The Academy of Motion Picture Arts & Sciences appears to have defused the #OscarSoWhite controversy—for now. There are still no actors or actresses of color nominated in this weekend’s ceremony, but changes to the nomination and voting procedures have blunted the movement to boycott the ceremony or lodge some kind of protest.
What about viewers? Should they skip the ceremony to express solidarity with the performers they feel have been slighted? Actors I spoke with—professionals, teachers, and students—expressed dissatisfaction with this slate of nominations but also deep ambivalence about a potential protest. A boycott potentially hurts the individual performers the ceremony is designed to honor more than it helps undervalued artists gain the recognition they are striving for.
A better way to effect change might start with examining the craft of acting so that arguments about awards are informed by something more than name recognition and studio ad campaigns.
Many critics and viewers agreed that actors such as Will Smith (Concussion) and Michael B. Jordan (Creed) deserved to be nominated, especially in the relatively weak field of nominees for Best Actor. But in the wake of their anger and disappointment, an important question was left largely unasked.
That question is this: what does it even mean to deliver an Oscar-worthy performance?
Acting—unlike directing or cinematography—seems like the one part of film production we all think we are qualified to evaluate, whether or not we’re actors. But there’s got to be more to it than sleeping in a bear hide. If we’re going to honor actors and actresses for their work and artistry, and if young actors and actresses want to learn their craft from watching the masters, what should we be looking for?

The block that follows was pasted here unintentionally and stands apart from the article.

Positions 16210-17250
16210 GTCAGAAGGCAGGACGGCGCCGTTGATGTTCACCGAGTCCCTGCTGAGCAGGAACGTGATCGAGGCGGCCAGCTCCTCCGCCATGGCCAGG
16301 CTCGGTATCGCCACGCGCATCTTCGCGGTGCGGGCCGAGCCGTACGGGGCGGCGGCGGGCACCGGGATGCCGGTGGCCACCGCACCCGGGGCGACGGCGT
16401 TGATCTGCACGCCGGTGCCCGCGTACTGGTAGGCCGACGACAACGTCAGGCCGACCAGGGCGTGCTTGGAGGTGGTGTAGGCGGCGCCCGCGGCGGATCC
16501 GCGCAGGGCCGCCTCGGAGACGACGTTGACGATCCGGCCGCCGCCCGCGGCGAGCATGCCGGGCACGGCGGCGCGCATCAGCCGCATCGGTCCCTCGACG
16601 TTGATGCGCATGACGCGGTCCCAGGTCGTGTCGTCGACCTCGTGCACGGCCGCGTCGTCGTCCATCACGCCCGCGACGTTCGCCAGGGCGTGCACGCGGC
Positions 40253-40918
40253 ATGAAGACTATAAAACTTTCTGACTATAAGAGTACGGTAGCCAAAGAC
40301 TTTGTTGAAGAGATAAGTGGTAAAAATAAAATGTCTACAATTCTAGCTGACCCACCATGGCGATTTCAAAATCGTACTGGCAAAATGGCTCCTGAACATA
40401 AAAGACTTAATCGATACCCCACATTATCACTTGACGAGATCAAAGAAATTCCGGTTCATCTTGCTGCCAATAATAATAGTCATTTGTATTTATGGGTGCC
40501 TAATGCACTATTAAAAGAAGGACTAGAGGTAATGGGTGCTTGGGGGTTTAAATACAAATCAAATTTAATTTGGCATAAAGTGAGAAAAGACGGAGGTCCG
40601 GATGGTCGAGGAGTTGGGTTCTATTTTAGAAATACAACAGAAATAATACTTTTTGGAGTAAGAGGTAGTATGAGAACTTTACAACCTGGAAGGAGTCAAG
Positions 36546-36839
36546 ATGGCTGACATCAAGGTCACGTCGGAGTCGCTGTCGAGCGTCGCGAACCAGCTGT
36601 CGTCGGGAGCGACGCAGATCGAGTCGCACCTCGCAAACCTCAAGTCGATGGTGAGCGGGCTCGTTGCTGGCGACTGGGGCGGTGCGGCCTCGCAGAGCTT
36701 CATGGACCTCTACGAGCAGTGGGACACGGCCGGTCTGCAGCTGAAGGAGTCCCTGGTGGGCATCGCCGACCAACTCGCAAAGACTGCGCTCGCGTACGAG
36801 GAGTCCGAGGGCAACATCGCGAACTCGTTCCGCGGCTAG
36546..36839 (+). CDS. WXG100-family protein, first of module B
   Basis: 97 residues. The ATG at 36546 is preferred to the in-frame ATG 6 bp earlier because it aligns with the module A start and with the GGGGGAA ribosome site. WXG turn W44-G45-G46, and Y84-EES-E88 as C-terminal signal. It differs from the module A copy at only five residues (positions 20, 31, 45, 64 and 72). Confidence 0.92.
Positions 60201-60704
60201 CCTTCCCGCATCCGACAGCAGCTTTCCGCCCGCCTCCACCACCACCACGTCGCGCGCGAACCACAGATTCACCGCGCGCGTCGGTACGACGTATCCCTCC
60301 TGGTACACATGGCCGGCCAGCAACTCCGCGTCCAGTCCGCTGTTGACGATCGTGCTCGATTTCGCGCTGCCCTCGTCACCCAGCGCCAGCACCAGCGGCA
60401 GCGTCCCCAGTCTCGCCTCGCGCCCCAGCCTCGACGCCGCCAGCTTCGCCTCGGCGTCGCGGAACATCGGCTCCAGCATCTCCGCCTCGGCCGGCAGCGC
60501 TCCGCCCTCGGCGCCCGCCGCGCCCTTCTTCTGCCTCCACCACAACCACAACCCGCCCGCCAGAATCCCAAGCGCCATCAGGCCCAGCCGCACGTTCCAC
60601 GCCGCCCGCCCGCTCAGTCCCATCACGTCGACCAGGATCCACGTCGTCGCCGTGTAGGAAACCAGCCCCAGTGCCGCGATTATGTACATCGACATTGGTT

Seeking answers, I asked a number of actors to talk about the performances that were nominated for an Academy Award this year, one high-visibility performance that was not, and how non-actors can recognize a great performance.
Honesty, Truthfulness, and Emotional Commitment
Carmen Lamar (One Life to Live) is both a professional stage and screen actress and Junior School Director at the Neighborhood Playhouse School of the Theatre, where she teaches Theatre History. Three of the qualities that Lamar values in a performance are “honesty, truthfulness, and emotional commitment.”
Those elements were also prized by others I spoke with. Teal Louis-Segal Barber (Troop 491), a graduate of the Thomas Duke High School for the Performing Arts, says simply, “I look for believability.” Jacob Christian Berger, a Theater Student at Campbell University fleshes out what might make a performance believable: “[Does] the actor’s choice of dialect [and] physical movement make sense? Would a character of a certain culture, social status, et cetera, talk or move the way the actor does?”
While the actors are unanimous in emphasizing credibility as an acid-test for a performance’s acceptability, Lamar adds another important factor to what might make it award worthy—the “difficulty” of the work. “Last year Eddie Redmayne gave a wonderful performance in the The Theory of Everything, but it was Benedict Cumberbatch’s performance in The Imitation Game that I feel should have received the award,” she said. “Cumberbatch’s performance was more nuanced and emotionally restrained, moving, and dramatic. Eddie Redmayne’s was more physically challenging and he is an incredibly charming actor, and therefore more noticeable.”